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Gait Posture. 2015 Jan;41(1):81-5. doi: 10.1016/j.gaitpost.2014.08.014. Epub 2014 Sep 6.

Altered gait biomechanics and increased knee-specific impairments in patients with coexisting tibiofemoral and patellofemoral osteoarthritis.

Author information

1
Human Movement Research Laboratory, Departments of Physical Therapy and Bioengineering, University of Pittsburgh, Pittsburgh, PA, USA. Electronic address: Farrokhi@pitt.edu.
2
Department of Physical Therapy, University of Pittsburgh, Pittsburgh, PA, USA.
3
Physical Therapy Clinical and Translational Research Center, Department of Physical Therapy, University of Pittsburgh, Pittsburgh, PA, USA.

Abstract

Coexisting patellofemoral osteoarthritis (PFOA) is a common finding in patients with tibiofemoral osteoarthritis (TFOA). The purpose of this study was to elucidate whether severity of coexisting PFOA in patients with TFOA is correlated with altered sagittal-plane gait biomechanics and greater knee-specific impairments. One hundred and six patients with radiographic TFOA were stratified into three groups of no PFOA, mild PFOA, and severe PFOA. All patients completed instrumented gait analysis, quantitative quadriceps strength testing and knee range of motion assessment. Compared to patients with no PFOA, those with severe PFOA exhibited reduced loading-response knee flexion excursions (p = 0.002) and increased peak single-leg stance external knee flexion moments (p < 0.05). The severe PFOA group also demonstrated lower quadriceps strength compared to the no PFOA and mild PFOA groups (p < 0.001). Regression analysis further revealed that quadriceps strength and knee extension range of motion were independently associated with altered sagittal-plane knee biomechanics during gait (p < 0.03). Reduced loading response knee flexion excursion during gait may be an attempt to decrease patellofemoral joint loading by patients with severe PFOA but it may increase impact loading of their arthritic tibiofemoral joint. Additionally, the greater external knee flexion moments observed during the single-leg stance phase of gait can lead to an overall increase in patellofemoral joint loading and symptoms in patients with more severe PFOA. Given the association between knee-specific impairments and altered gait biomechanics in our study, addressing quadriceps muscle weakness and limited knee extension range of motion may be indicated in patients with TFOA and severe coexisting PFOA.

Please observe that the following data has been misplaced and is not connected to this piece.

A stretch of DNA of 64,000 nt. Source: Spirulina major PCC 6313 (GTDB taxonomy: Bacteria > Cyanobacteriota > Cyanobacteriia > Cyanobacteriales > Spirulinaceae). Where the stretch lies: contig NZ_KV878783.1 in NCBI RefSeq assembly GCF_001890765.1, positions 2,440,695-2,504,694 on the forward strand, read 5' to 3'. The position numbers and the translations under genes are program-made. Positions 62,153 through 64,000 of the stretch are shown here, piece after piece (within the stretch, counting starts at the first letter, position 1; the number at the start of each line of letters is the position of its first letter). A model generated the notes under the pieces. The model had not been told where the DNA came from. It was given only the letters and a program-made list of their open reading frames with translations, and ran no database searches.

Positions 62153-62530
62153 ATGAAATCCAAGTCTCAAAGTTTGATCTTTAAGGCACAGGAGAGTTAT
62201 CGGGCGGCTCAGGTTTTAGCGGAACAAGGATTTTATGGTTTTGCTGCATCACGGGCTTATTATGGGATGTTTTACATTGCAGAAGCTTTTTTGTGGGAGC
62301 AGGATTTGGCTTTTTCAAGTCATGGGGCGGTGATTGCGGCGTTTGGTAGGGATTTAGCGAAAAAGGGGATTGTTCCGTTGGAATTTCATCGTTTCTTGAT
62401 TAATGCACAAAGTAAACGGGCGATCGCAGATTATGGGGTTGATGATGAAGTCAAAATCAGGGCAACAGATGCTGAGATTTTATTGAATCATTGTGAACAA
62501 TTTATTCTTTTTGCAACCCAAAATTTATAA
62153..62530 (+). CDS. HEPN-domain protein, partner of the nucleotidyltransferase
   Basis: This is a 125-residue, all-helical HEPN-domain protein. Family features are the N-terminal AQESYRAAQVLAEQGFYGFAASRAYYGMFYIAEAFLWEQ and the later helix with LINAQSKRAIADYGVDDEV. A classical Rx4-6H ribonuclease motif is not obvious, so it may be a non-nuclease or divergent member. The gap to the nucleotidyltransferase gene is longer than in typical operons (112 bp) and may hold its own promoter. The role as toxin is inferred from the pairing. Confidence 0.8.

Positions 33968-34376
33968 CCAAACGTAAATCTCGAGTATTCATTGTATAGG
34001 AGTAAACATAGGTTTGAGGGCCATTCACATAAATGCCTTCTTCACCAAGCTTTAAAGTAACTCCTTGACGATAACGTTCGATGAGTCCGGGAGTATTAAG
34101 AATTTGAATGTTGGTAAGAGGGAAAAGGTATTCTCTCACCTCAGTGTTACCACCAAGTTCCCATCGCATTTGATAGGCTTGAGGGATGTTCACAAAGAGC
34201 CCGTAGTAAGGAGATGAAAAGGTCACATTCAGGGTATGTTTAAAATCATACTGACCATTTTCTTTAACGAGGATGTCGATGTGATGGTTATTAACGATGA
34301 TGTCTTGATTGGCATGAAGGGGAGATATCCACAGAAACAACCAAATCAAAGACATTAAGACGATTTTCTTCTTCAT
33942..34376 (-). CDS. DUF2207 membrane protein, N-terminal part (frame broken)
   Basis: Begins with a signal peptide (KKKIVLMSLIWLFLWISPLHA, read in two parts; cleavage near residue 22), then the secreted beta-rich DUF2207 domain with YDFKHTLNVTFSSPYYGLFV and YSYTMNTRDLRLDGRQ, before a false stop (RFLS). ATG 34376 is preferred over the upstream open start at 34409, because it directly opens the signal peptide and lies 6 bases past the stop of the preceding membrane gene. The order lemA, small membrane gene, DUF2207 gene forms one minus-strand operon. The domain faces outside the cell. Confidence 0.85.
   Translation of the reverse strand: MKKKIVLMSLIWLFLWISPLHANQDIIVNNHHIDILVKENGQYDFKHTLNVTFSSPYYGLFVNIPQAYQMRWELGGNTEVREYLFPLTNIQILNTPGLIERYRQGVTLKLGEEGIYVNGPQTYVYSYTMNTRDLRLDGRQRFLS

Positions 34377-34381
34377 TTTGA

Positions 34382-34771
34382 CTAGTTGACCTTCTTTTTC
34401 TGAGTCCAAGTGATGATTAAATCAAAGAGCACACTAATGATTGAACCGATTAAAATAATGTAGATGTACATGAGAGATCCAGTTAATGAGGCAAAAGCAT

KEYWORDS:

Gait; Kinematics; Kinetics; Knee; Osteoarthritis

PMID:
25242293
PMCID:
PMC4267982
DOI:
10.1016/j.gaitpost.2014.08.014
[Indexed for MEDLINE]
Free PMC Article

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